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Back in 1991, a Finnish computer science student named Linus Torvalds needed a Unix-like operating system for his studies. As an interesting intellectual exercise (and because he was a bit strapped for cash!) he decided to write his own Unix system, rather than buy one of the commercial versions. Linus began working with other developers, and in short order, they had the core of an operating system and the beginnings of the Linux phenomenon.
Since then, and especially in the past couple of years, Linux's fame (and indeed, its notoriety) has grown tremendously. Some might even say that Linux's ascent has reached the level of "buzzword." It's become a common topic in many technology companies' boardrooms: "Do we have a Java strategy?" "Forget that—do we have a Linux strategy?!" Ultimately, though, Linux's success began—and in a real sense, ends—with its users. With no "market strategy" or corporate backing, the advent of Linux was fueled solely by its millions of satisfied users.
Whether or not you're a current user of a Linux system, chances are you've still heard a lot about what such systems can do for you. From the server to the desktop, and from corporate applications to home uses, the diversity of software that Linux supports is exciting, but it can also be bewildering, especially for new and intermediate users.
So, when it comes to Linux systems, the most common question I hear is, "I just installed Linux on my computer! What do I do now?" Makers of Linux distributions have streamlined the installation and management chores enough so that pretty much anyone can install a Linux system. These days, the real trick is learning how to bend the system to your will. Linux systems offer a huge amount of flexibility and power, but they also offer a huge amount of complexity that can be tricky to master.
If you're an expert Linux user, you can make the system do pretty much whatever you want to, if you're persistent enough. This mastery comes through understanding how Linux (and in general, Unix) systems are laid out, and the most common patterns and techniques for accomplishing things. This book has two goals: to convey an understanding of these techniques and patterns, and to provide enough working knowledge so that you'll be able to tackle any task you want to complete, even if it's not covered directly in this book. In essence, this book aims to teach you how Linux systems are built, and how they "think" and operate.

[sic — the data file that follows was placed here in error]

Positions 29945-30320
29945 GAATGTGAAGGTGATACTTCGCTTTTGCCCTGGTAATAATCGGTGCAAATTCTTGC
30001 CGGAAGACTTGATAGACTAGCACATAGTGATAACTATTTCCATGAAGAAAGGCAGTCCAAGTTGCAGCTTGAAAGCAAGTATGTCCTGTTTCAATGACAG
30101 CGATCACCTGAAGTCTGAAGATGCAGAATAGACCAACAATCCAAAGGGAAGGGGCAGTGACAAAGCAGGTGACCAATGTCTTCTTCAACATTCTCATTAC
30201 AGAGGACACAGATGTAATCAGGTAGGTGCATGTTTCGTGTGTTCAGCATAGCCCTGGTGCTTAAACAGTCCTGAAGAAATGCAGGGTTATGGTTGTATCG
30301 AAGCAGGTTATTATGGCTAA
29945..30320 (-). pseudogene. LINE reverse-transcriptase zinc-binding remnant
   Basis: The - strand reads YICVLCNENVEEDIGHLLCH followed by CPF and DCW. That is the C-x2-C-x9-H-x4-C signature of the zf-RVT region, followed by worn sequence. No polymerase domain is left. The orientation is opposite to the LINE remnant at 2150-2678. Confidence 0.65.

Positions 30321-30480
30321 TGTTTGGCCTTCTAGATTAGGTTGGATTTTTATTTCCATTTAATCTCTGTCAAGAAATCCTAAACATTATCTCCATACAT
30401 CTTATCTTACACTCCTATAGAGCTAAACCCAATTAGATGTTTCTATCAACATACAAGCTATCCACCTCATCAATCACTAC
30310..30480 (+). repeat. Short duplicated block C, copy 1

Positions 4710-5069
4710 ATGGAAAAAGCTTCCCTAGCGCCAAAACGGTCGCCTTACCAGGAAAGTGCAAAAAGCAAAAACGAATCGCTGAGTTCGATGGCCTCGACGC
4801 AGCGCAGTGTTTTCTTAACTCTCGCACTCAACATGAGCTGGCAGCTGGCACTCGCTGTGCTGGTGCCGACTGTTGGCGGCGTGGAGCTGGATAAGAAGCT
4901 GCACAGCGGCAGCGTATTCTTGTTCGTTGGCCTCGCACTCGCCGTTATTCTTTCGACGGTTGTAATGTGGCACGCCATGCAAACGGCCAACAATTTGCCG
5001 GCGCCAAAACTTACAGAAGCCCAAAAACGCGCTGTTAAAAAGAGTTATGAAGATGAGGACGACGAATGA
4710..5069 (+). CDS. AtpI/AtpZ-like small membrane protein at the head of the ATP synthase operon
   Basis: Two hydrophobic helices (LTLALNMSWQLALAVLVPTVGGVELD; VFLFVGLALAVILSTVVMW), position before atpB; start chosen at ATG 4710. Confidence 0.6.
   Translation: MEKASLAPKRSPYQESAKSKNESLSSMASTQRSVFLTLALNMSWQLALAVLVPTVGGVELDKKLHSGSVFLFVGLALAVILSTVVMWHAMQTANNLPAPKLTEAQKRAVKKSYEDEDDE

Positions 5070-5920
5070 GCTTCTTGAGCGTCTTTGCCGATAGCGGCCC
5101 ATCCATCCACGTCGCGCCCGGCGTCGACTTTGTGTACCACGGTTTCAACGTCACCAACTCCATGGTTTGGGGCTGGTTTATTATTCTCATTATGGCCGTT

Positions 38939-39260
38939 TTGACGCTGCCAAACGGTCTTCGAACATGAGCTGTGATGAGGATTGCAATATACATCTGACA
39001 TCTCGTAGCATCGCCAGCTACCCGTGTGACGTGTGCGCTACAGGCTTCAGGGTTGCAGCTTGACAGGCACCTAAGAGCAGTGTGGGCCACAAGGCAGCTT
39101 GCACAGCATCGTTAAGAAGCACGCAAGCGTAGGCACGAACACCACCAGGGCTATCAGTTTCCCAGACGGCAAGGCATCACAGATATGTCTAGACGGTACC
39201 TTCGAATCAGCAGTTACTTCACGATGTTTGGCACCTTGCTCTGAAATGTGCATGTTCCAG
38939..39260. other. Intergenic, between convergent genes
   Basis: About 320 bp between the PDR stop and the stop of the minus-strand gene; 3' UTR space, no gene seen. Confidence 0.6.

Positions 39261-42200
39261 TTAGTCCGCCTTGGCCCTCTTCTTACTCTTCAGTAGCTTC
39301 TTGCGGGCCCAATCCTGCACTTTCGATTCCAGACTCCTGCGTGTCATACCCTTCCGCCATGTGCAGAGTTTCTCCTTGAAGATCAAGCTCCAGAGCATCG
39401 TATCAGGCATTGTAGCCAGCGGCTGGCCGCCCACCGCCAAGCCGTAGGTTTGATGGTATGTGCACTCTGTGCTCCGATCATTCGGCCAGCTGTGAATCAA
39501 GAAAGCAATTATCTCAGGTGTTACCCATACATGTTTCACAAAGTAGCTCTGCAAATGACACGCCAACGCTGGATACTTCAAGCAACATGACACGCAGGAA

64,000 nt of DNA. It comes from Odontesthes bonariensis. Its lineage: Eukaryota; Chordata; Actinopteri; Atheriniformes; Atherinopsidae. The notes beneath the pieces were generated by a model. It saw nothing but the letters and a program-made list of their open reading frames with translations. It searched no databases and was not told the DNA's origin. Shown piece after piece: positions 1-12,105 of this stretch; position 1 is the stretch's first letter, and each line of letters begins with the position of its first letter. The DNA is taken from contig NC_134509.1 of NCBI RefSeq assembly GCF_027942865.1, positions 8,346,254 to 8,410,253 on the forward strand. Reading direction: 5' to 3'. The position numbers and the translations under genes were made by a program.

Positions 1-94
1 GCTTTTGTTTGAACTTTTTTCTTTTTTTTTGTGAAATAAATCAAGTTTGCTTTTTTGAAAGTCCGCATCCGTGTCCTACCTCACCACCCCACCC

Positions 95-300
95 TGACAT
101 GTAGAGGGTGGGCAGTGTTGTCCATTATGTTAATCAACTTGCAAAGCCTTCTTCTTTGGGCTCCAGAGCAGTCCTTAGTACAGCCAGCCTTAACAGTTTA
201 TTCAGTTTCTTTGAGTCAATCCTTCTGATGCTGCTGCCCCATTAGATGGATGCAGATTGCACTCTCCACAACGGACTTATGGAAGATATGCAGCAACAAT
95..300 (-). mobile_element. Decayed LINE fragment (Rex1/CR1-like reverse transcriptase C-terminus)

Now, this book isn't a reference. There's just so much you can do with a Linux system that any comprehensive reference would be encyclopedic in length, which this book most certainly is not. This book is also not a tutorial. Many excellent books have been written that can guide you through the process of installing a Linux system, configuring it, and getting around in it. This book will teach you the next step beyond that: how to live and work in a Linux system.
This book will generally not explain every step of a task; it assumes you already know how to complete the most basic tasks. For example, this book doesn't describe how to extract tarballs (.tar.gz archive files); it assumes that you already know how to do this. If you're a power user with some experience with a Unix-like system, or even with another system such as Microsoft's Windows, this shouldn't be a problem for you at all. If you're a beginner or are completely new to Unix-like systems, though, you might need a second reference to augment this book that, dealing with how to install your system and perform basic tasks.
It's also worth stressing that this book focuses on providing you with general skills and tools that can be applied to any distribution. That is, while this book absolutely strives to cover the most current versions of all the software it discusses, the object isn't really to discuss any particular version of software. You'll hopefully find the knowledge you gain from this book to be applicable to any version of any distribution—even versions that come out after this book was published. For example, this book covers Slackware Linux 8.0; however, Slackware Linux 8.1 was released just before the publication process was completed. Despite this, you'll find the material on Slackware 8.0 very relevant anyway, and applicable to later versions of Slackware Linux, including version 8.1 and beyond.
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